Then add some little bone shaped bones (bone shaped bones? hmmm…) and a few dots. Because as you all should know, cookie skeletons have only 3 fingers on each hand.
After you’ve finished piping all your cookies to this point, you can fill in your faces. Just take some of your nice, thick icing and put it in a bowl. Add warm water, a tiny bit at a time, while stirring, until it you can hold a spoon up and it slowly drizzles down. Like a thick syrup. Much like the consistency of Glace, if you’ve worked with that one before. I just used a toothpick to drizzle some onto my faces
and then used that same toothpick to spread it around into all of the open spots. The icing should be thick enough that it can hold it’s shape when you drizzle it on, but thin enough that you can easily push it around.
You’ll want to let them dry for several hours so the icing can harden, and if you plan to stack them, then definitely let them dry for a full 24 hours. It’s worth the wait; they’re adorable.
So adorable, that I started thinking they might need accessories. If you want, just color some of your icing and play around with shapes on a piece of parchment. These will need to harden before you use them, so do this step ahead of time if you think of it. (Also, it doesn’t matter if they look super lame like mine, once they go onto a cookie they suddenly look awesome.)
After they’re dry, just attach them to your cookies with a bit of wet icing. I never realized how “cute” skeletons could be!
And somehow they just get cuter when you see a bunch of them together. I love how all of the faces are a little different, and with hearts and bows, they all just take on their own little personalities.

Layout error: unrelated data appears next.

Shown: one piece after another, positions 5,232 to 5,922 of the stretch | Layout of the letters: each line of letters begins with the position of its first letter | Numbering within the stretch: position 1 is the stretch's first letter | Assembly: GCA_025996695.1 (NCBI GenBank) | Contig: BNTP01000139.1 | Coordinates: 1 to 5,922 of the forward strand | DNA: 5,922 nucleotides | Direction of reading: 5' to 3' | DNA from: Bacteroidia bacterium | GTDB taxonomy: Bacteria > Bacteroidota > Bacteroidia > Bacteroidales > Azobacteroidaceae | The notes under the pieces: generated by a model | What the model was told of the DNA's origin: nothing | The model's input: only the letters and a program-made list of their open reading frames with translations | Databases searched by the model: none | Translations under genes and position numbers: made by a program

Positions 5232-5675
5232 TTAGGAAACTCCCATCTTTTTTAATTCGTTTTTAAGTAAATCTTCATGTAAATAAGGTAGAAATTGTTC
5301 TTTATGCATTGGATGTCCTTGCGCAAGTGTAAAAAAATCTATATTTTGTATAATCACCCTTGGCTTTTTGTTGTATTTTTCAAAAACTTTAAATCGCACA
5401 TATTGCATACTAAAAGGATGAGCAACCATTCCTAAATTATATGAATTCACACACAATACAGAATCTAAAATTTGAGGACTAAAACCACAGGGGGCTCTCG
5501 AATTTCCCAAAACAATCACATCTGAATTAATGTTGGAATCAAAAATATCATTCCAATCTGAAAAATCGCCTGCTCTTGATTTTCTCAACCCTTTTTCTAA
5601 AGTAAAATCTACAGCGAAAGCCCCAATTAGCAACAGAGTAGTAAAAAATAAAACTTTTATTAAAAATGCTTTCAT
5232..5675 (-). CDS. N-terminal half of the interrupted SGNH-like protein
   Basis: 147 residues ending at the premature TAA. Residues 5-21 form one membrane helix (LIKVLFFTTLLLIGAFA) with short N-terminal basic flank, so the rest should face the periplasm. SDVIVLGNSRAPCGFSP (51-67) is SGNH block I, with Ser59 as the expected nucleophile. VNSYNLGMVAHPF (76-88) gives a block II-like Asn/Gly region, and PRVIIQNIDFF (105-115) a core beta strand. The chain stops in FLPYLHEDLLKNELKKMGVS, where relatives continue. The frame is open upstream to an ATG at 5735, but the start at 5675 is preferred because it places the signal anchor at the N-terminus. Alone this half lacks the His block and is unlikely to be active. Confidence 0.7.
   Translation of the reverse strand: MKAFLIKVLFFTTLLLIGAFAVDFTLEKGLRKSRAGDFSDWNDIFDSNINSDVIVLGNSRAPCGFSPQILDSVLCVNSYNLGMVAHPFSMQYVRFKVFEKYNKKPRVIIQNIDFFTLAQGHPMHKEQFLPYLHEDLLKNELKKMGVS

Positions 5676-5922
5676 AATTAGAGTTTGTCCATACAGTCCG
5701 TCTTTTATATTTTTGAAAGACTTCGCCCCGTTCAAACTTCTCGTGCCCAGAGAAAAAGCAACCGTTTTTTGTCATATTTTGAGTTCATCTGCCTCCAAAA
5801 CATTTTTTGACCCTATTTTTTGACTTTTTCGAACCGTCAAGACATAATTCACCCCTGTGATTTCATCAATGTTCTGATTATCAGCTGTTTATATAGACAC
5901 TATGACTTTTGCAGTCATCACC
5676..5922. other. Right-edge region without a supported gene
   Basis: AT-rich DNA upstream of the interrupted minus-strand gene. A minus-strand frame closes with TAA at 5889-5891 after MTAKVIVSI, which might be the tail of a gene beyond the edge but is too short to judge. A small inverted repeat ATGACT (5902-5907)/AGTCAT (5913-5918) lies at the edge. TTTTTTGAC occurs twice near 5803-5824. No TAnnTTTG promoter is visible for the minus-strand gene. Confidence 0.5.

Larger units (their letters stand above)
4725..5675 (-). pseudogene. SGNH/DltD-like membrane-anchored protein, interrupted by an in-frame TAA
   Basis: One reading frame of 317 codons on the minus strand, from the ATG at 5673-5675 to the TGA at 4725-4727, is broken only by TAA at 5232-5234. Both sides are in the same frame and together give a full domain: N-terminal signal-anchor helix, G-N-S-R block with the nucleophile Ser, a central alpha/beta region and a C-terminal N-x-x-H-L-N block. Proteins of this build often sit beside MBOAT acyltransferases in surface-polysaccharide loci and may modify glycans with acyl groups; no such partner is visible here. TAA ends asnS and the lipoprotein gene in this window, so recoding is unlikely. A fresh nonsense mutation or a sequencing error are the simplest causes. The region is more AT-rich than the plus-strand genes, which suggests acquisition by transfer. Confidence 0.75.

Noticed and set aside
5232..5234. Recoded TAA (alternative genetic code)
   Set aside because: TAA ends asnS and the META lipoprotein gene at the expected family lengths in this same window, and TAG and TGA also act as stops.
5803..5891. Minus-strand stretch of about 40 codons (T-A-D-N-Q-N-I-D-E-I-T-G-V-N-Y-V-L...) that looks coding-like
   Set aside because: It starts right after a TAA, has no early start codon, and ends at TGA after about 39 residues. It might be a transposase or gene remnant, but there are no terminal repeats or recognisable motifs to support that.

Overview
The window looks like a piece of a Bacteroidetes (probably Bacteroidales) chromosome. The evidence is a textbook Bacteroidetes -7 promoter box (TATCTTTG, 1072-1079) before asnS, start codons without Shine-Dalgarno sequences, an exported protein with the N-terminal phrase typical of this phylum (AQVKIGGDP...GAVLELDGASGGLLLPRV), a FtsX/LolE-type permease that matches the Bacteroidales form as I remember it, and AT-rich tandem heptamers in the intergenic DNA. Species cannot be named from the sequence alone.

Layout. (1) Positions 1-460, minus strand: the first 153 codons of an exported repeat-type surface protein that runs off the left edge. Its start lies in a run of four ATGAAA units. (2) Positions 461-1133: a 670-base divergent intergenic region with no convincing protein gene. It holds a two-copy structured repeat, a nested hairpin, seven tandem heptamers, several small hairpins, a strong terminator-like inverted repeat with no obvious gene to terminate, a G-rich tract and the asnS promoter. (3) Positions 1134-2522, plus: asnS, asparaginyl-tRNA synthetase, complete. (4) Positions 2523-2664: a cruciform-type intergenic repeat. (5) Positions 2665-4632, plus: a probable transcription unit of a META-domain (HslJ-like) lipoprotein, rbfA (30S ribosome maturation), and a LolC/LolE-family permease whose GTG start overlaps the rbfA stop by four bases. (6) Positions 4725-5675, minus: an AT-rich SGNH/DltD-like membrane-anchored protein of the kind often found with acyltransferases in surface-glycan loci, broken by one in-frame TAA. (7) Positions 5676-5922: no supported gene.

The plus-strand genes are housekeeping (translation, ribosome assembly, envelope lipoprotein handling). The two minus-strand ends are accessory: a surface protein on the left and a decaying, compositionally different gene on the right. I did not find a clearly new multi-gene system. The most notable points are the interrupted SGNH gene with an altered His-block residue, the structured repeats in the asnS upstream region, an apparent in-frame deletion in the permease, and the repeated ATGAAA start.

I know; I’m getting too attached. It’s really too bad since I’m going to bite their adorable little heads off.
Skeleton Cut Out Cookies
From Our Best Bites
1 batch Chocolate Cut-Out Cookies with 1 teaspoon orange extract and 1 teaspoon ground cinnamon added (or more to taste)
Cut cookies into gingerbread men shapes. Bake and cool completely. Pipe faces on cookies and then remainder of skeleton design. Add water to royal icing until it resembles a thick syrup. Drizzle onto open space in face design and use a tooth pick to spread it out and into the crevices. Let cookies dry completely, several hours or overnight.
To make hearts and bones/bows, use food coloring to tint icing to desired color. Pipe designs onto parchment paper and let dry until hard. Gently remove from parchment and attach to cookies with a dab of wet icing.
Bite cute little heads off.
Yield depends on the size of your cookie cutter; about 1 1/2 – 2 dozen large cookies.
Okay, and here’s possibly the best tip in this post. Let’s say you make your cookies, you do your icing, and somehow you find yourself cursing OBB and their stupid adorable skeletons because yours aren’t turning out quite like you had hoped. Or you realized you just don’t have the time to pipe rib cages onto tiny chocolate men but you don’t want to waste your cookies. Well then I have a plan B for you. Just drizzle icing back and forth all over and dot on two eyes. Tah-dah! Mummy Cookies